Random bullets

  • I'm thinking about creating an administratosphere category after the fashion of Collin.
  • Speaking of administration, I've been trying to figure out which offices I need to contact to introduce myself. So far I have:

    * the library (to find a research librarian who can schedule library
    visits for FYW courses)
    * the Services for Students with Disabilities office
    * the Office of International Affairs
    * the Counseling and Testing Center
    * the Office for Campus Diversity
    * the Department of Student Personnel (an office of the Dean of Students)
    * the Department of Modern Language (regarding writing courses for ESL students)
    * the Moodle administrator
    * the Office of Research and Sponsored Programs
    * the Ronald McNair Post-Baccalaureate Achievement Program
    * the registrar's office
    * the Office of Admissions
    * the university bookstore
    * writing program administrators at other universities in the state with whom we have articulation agreements
    * the Office of Institutional Research

    I think I'll have some built-in networking opportunities with some of these, as the director of first-year writing is expected to serve on the Admission by Exception Committee and the Enrollment Management Committee. Before posting the list here, I submitted it to the WPA listserv. I thought I'd get flamed for posting about a topic I assumed they'd talked about many times before, but it actually got some positive response. I'll be interested to see if any of you have any additions to the list.

  • The new issue of Kairos is out, and I'm thrilled to see a version 2.0 of an article Steve Krause wrote years ago, "'Where Do I List This on My CV?' Considering the Values of Self-Published Web Sites." Charlie has been talking about the value of publishing updated revisions of landmark articles for years, so I'm hoping others follow Steve's lead.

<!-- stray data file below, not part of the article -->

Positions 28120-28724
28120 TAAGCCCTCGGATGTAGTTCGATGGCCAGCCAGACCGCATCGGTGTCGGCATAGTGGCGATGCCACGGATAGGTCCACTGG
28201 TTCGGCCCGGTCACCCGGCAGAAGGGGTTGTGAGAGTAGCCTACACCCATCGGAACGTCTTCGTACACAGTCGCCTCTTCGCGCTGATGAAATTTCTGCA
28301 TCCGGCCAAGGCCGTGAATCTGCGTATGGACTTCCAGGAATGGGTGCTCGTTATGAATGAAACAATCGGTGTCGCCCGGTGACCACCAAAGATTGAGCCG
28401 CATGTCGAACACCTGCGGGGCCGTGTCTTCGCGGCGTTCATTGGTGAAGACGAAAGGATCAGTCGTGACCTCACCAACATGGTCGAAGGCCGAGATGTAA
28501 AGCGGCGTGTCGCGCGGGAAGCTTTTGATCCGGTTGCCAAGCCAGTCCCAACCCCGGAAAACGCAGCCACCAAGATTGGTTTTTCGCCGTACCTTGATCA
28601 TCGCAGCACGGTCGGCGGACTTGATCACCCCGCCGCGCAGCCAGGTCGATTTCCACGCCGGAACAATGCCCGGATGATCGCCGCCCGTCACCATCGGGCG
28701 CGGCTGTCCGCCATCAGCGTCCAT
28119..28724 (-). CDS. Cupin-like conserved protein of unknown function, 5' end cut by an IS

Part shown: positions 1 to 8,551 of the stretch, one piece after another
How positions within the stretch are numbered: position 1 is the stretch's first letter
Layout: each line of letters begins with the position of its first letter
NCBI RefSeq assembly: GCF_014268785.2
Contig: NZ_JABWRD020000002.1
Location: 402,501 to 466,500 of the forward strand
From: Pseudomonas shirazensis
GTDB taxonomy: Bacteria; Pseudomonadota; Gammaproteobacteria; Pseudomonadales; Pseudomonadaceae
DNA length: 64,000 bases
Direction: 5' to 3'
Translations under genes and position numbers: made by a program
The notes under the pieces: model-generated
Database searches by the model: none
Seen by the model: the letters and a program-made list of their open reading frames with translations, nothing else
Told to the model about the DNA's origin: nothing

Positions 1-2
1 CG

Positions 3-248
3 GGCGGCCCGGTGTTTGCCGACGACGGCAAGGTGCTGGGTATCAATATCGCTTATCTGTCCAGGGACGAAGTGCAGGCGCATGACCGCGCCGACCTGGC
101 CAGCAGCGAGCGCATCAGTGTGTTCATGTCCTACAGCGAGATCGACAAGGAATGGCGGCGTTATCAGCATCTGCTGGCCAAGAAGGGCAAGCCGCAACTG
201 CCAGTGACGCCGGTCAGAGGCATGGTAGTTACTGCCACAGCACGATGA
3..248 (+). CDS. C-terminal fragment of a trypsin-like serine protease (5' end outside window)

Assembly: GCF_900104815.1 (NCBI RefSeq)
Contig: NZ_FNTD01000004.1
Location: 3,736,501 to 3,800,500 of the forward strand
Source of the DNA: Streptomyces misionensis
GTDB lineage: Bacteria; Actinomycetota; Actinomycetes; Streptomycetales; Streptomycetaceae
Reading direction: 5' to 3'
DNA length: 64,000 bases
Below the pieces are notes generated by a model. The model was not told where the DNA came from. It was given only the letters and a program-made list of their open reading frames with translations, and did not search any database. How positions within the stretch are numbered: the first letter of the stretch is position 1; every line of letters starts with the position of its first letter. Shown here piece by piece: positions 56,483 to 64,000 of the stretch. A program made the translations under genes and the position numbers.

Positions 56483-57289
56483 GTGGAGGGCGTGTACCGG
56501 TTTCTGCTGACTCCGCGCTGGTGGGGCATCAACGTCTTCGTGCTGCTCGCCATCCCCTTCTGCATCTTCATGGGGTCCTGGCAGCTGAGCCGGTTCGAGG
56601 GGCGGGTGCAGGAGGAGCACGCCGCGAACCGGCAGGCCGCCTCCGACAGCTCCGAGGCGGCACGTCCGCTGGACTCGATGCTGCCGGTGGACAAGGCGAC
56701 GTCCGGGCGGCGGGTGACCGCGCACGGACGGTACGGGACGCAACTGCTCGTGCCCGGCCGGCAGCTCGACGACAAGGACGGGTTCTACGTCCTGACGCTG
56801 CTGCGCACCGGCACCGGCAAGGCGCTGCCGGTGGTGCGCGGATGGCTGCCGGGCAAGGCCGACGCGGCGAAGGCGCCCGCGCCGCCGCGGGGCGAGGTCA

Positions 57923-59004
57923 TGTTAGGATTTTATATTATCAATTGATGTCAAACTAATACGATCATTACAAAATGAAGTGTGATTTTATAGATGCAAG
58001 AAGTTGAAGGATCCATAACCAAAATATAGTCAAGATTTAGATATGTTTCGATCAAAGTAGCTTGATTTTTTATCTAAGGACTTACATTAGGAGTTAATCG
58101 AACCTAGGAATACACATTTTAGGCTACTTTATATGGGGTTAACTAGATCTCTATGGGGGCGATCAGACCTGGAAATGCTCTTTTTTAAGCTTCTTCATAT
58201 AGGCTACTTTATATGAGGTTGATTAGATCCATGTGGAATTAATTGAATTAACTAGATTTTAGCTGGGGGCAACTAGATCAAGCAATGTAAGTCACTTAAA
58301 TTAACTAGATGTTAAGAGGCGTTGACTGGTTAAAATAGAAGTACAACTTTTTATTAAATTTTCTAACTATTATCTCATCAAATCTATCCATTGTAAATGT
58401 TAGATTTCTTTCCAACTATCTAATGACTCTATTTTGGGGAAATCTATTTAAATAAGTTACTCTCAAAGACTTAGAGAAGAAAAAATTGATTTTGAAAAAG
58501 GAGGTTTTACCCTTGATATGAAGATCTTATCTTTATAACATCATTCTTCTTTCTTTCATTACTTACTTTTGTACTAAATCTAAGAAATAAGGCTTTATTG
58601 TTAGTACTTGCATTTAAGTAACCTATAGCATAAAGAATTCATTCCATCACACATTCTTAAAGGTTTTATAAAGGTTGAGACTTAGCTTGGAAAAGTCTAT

Particularly exciting about the article is the fact that Steve gives updates on each self-published site he showcased in 2002, and he asks the authors about their sites' effect on their tenure cases:

    Lee Honeycutt earned tenure and was promoted to Associate Professor at Iowa State University. In email correspondance for this revision, he said that he thought his hypertextualized version of Aristotle's Rhetoric helped his case "as several external reviewers believed the site was comparable to a 'critical edition' work. But online work such as this cannot be the only standard. Candidates for tenure still need to show evidence of traditional scholarship in print journals" (electronic mail communication, June 12, 2007). Interestingly though, his previous self-published web work seems to have laid the foundation for recognition of his more current self-published web work, Quintilian's Institutes of Oratory. Honeycutt wrote, "Though I had not discussed (the Quintilian site), my department listed the site in a 'books and other works' category when compiling our department bibliography this year" (electronic mail communication, June 12, 2007).

    Daniel Anderson earned tenure and was promoted to Associate Professor at the University of North Carolina, Chapel Hill. In email correspondence, Anderson wrote "I think having technology be a part of my job portfolio helped a bit when it came to getting promoted for tenure. It allowed me to use articles and textbooks as my traditional scholarship by layering them over a foundation of lots of technology innovation that could be pitched as one of the main reasons for my hire. So, the argument was, the hire was for tech innovation--that is there--and on top of it, look at these books and articles" (electronic mail communication, June 12, 2007).

    Also, the original 2002 article was published in a special issue about electronic publishing. The special issue was spread across several journals, which Steve also revisits:

    I'd really like to see a list of needs from the editors of Enculturation and The Writing Instructor. If you're reading this, editors, how can we, the rhetoric and composition community, help? What needs to get done in order to get these journals going again on a regular schedule, even if it's just one issue per year?